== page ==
Tracking Users Across the Internet
It seems that privacy is a sought after commodity out there on the Internet these days. The stakes are high as being able to accurately track users across the web can provide higher revenue from targeted advertising but at the same time such information could equally well be used for identity theft and other nefarious activities. The problem is that much of this is happening without users knowledge.
The inspiration for looking at this problem came from Steve Gibson's Security Now! podcast episode 264 which in turn was based on the EFF's Panopticlick experiment.
Browser HTTP Cookies
- Local Shared Objects (Adobe Flash Cookies),
- Storing cookies in RGB values of auto-generated, force-cached PNGs using HTML5 Canvas tag to read pixels (cookies) back out,
- Storing cookies in and reading out HTTP Etags,
- Internet Explorer userData storage,
- HTML 5 Session Storage,
- HTML 5 Local Storage,
- Firefox 2 Global Storage,
- HTML 5 Web Database
Whilst some of the mechanisms in the list above uses the built in functionality of some browsers others use will use external plugins like Adobe's Flash and Microsoft's Silverlight (soon to be supported in evercookie). Most of these mechanisms are difficult to disable or manage by the average user.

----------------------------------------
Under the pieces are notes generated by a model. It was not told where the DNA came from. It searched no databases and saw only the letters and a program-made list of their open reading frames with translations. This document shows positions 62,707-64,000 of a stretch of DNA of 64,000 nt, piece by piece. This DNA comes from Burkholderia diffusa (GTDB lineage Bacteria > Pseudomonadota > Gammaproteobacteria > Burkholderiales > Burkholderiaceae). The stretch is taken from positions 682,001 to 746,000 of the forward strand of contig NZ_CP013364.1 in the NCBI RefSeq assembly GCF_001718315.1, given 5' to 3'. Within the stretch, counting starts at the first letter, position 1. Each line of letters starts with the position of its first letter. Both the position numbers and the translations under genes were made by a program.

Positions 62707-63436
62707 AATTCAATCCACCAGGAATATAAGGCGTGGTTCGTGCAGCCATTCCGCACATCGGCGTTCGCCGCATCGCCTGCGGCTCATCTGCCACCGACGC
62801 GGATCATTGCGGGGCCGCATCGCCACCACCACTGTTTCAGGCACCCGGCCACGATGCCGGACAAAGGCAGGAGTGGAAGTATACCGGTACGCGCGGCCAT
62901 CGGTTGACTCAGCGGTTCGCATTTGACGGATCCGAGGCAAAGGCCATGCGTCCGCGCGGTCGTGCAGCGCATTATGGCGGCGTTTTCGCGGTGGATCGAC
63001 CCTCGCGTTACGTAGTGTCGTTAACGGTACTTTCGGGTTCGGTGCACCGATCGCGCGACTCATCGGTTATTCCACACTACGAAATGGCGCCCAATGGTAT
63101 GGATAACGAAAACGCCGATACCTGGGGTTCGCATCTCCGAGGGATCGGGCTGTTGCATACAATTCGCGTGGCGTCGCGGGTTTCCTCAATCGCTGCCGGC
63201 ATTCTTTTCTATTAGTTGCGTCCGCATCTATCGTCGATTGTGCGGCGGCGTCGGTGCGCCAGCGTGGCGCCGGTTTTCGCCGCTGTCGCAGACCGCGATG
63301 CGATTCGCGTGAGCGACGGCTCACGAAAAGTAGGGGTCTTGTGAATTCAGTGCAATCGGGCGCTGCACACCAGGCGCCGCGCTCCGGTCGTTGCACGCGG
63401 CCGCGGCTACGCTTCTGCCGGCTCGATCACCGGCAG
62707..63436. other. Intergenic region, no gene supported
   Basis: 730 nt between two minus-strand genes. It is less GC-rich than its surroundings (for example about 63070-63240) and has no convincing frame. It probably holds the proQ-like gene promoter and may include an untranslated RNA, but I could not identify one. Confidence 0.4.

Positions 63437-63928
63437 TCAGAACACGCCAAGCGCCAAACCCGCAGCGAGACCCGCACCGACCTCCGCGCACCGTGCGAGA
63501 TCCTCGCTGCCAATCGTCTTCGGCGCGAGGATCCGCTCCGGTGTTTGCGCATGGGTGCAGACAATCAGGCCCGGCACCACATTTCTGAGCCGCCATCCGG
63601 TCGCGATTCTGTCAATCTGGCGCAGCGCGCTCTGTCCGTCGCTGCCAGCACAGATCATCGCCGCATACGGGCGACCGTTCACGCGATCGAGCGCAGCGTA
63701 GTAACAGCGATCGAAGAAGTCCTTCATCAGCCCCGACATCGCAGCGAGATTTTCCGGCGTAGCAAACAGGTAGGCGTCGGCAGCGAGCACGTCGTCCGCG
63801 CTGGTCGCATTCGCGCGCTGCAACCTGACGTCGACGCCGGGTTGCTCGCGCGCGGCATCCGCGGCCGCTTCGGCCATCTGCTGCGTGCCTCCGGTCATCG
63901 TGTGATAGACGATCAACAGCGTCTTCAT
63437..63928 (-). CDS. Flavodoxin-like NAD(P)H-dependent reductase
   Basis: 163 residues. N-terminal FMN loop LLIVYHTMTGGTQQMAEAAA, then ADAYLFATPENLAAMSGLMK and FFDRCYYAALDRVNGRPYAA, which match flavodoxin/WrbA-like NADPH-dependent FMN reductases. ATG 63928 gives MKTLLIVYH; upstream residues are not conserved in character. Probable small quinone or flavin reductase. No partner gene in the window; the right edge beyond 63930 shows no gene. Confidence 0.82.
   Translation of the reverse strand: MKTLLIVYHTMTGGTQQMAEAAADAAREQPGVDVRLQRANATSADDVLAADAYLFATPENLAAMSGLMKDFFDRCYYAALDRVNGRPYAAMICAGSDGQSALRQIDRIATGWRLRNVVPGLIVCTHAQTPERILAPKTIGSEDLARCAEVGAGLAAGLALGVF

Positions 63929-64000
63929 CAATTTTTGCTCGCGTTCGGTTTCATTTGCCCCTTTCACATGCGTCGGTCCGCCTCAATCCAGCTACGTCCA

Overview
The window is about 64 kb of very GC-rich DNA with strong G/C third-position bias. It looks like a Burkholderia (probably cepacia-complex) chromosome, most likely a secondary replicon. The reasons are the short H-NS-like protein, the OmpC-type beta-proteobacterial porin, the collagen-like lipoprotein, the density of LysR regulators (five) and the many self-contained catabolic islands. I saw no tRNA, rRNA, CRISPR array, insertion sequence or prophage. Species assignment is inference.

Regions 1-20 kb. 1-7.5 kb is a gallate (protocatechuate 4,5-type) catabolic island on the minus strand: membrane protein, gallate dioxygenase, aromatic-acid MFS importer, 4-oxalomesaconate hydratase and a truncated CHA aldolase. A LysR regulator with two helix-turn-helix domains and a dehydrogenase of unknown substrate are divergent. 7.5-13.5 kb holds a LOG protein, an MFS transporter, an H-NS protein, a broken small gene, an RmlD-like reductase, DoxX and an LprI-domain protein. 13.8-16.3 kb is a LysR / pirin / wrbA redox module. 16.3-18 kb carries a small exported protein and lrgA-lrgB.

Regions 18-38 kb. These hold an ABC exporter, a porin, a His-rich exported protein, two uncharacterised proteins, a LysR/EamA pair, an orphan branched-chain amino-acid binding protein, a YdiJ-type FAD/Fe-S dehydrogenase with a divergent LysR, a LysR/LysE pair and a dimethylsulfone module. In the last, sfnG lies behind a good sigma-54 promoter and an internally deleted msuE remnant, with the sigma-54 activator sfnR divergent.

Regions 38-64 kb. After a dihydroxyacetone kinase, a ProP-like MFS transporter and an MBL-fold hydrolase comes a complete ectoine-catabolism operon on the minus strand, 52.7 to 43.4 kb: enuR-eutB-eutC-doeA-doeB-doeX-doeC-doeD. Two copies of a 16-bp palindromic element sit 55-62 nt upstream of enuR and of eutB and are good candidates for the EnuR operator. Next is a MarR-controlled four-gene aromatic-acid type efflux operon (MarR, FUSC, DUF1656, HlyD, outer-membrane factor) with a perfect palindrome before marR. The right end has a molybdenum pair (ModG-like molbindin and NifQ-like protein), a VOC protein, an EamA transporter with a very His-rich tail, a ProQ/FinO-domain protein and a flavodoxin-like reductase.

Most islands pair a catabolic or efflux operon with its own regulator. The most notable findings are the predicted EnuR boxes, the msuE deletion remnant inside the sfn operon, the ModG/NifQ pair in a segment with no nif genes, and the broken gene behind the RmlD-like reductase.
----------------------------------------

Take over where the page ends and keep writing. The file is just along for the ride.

The Panopticlick study mentioned above did much to show that browsers do have significant differential traits to allow for the tracking of users. The following is a summary of some of the methods used for fingerprinting:
- A User Agent string is sent as part of every request by the web browser. Information on the locale, browser version and OS are normally sent. Often plugins also advertise themselves in the User Agent string, for example the .Net CLR version. The information sent in the header and indeed the order it is sent are used in fingerprinting,
- If the user's browser supports Java Applets it is possible to get specific information on the JVM version, the system OS and architecture,
Implications for Privacy
As discussed at the start of this article, the primary beneficiaries of user tracking would be advertisers that can sell more targeted advertising. An example is this CNET article which explores how Tacoda Systems, by providing advertisers with user tracking information, has impacted users privacy. To see how this can all go wrong we only have to look back at the AOL Data Search Scandal where anonymised data was cross-referenced to identify real users.
Legal protection for users still seems fairly limited. The EU is developing legislation which would allow an opt-out for users having information stored on their computer. This would not tackle fingerprinting of the users machine or sharing of that data. The US meanwhile is pushing through an Internet Privacy Bill which would limit the sharing of user information between different parties. Such information includes personal information as well as IP addresses but nothing about system profile data.
So in the end it is up to the individual to protect his/her own privacy until browsers and legal protection catch up.